Kjeragbolten: Scary, Exhausting and Exciting!
Over the summer I was in Norway, trying to complete three hikes which are on my bucket list – Kjeragbolten, Preikestolen and Trolltunga. Things did not go to plan as I was only able to do one of them. More on that later…
How to hike Kjeragbolten
In case you don’t know, Kjeragbolten is a rock / boulder that sits in a crevasse in the Kjerag mountain in the south west of Norway with almost a 1,000 metre drop to your certain death.
The easiest way to do the hike is from the city of Stavanger in the south west of Norway. Once there, I was able to get a bus transfer to and from the hiking start/end points from a company called Tide Reiser. You can find more information on this service from here.
The price for the bus is 550 NOK return, which is just over £40. Yes it is expensive, but when you consider this is Norway and I was going solo, it was much cheaper than hiring a car!
The bus departs from the main bus station in Stavanger at 0730 which you can find on a map here and arrives at the starting point of the hike, Øygardstøl, at approximately 1100. The bus departs for the return to Stavanger at 1700 giving you 6 hours to complete the hike. Tide Reiser recommend 5 hours for the hike so this should be plenty of time. I was able to complete it, having not done a hike in several months or any training beforehand.
Due to weather conditions on part of the journey, it is only possible to do this from mid June until the end of August. It is important to note that there is no guide on the hike. You have to look out for rocks with red ‘T’ signs pointing you in the right direction, which was also a bit of a challenge when I did this hike.
From Øygardstøl, the hike to Kjeragbolten is approximately 9 km long and is effectively a series of 3 steep climbs with a short climb down between each.
I am not going to lie, it is tough and hard on the knees. There were times that I was cursing to myself thinking why was I putting myself through this, but the views along the way are so stunning that it was worth it!
The first climb is probably the hardest and there are sections which are so steep that you need to pull yourself up using guide chains. When the toughest part over, you can rest your lungs for a while on the walk down, admiring the amazing scenery and crossing a small river stream.
The 2nd climb is not as hard as the first. There is a point where the adventurous can put their feet over the edge of the mountain for some pictures.
The 3rd and final stage is mostly flat, walking across a combination of snow and rock. Proper hiking shoes/boots are DEFINITELY needed for this hike. I was unfortunate to walk on a loose area of snow and dropped about a foot deep so take care where you walk!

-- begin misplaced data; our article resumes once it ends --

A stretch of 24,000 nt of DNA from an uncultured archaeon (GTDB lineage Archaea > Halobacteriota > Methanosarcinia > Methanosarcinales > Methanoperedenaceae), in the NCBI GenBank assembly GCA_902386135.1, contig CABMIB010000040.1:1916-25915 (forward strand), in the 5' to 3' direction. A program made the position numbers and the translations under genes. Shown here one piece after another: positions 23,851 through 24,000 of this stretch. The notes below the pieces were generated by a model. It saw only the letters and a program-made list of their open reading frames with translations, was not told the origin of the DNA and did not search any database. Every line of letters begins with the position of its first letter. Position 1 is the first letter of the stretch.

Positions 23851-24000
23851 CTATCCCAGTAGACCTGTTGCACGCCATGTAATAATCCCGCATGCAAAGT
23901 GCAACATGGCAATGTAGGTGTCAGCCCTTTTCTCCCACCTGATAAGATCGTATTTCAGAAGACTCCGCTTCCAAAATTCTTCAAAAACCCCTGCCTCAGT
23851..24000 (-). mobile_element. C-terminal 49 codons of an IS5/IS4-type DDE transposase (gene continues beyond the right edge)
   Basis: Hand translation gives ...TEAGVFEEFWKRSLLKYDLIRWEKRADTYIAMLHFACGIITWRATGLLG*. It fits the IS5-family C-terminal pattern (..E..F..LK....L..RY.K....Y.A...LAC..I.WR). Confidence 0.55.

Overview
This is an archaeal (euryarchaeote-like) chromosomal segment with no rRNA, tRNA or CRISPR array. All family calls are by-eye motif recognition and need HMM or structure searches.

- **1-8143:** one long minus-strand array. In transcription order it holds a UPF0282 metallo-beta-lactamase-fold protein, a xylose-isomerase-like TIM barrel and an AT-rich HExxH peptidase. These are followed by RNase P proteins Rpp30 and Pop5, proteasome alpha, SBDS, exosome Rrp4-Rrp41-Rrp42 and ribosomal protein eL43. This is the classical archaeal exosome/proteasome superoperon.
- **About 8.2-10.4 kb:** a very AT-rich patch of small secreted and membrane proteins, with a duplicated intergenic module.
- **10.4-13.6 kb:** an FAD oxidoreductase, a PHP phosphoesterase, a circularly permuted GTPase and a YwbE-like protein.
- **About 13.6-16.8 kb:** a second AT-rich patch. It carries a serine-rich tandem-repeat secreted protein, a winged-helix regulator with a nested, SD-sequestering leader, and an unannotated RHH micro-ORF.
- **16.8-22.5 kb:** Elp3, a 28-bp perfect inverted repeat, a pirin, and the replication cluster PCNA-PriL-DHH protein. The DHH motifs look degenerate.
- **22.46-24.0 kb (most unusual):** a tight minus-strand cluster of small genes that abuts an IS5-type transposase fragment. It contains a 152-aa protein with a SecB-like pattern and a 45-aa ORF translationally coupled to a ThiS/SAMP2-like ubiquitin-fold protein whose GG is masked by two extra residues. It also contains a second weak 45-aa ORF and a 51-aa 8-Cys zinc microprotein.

Remember I said that seeing the red T signs for the direction wasn’t that easy? That is because of the weather on this day. In the space of about two minutes a mist/fog rolled in over the top of the mountain. At times I couldn’t see more than two or three metres in front of me. It was like a scene from Resident Evil or Silent Hill!
After about 30 minutes (in normal weather conditions), you will reach Kjeragbolten. I have read that it can take a long time to get onto the rock depending on the number of people in the queue. I didn’t experience any such problems though. People are tired from the hike, so they take turns to go onto the rock while others take on some water and eat some food. I might have had to wait for 5 minutes at most before it was my turn…..
The Return Hike
If you hike up a mountain, then the return journey must be mostly downhill. I hate downhill sections. I always find they are what cause injuries, which is exactly what happened to me.
On the way down, the weather got even worse and the heavens opened, making a slippery hike even worse. At one particularly steep downhill section I slipped, landed on my ass and banged my right knee hard on the rocks. I also avoided having a metal hoop (think of it as an industrial tent peg for keeping the guide chain in place) in my back by no more than 2 inches.
The remainder of the downhill hike was spent with me limping and getting more and more soaked. Eventually I made it, in agony, to the start and my return bus to Stavanger. When I got back to Stavanger, I had another 30 minutes walk back to where I was staying (It was cheaper than the centre), but when I made it back, I was glad to have a nice, long, hot shower to cure my aching bones and muscles.
Despite my injury, I was glad that I had done the hike to Kjeragbolten. I just wish I could have completed the other two as well. Perhaps a return to Norway next year is required?
Preikestolen and Trolltunga
The two other hikes in the area are Preikestolen and Trolltunga, both of which can be done with the same company. You can find out more information
As a result of the injury to my knee, I was unable to do the hikes. But at least I was able to go the starting points and see some more of Norway.
From Preikestolen, I was able to get a bus to the small town of Odda which is one of the main starting points for hiking Trolltunga. The hike to Kjerag took more out of me than I had realised and I ended up sleeping past the bus to Trolltunga, but I was able to spend some time resting my knee and relaxing for my overnight bus to Oslo.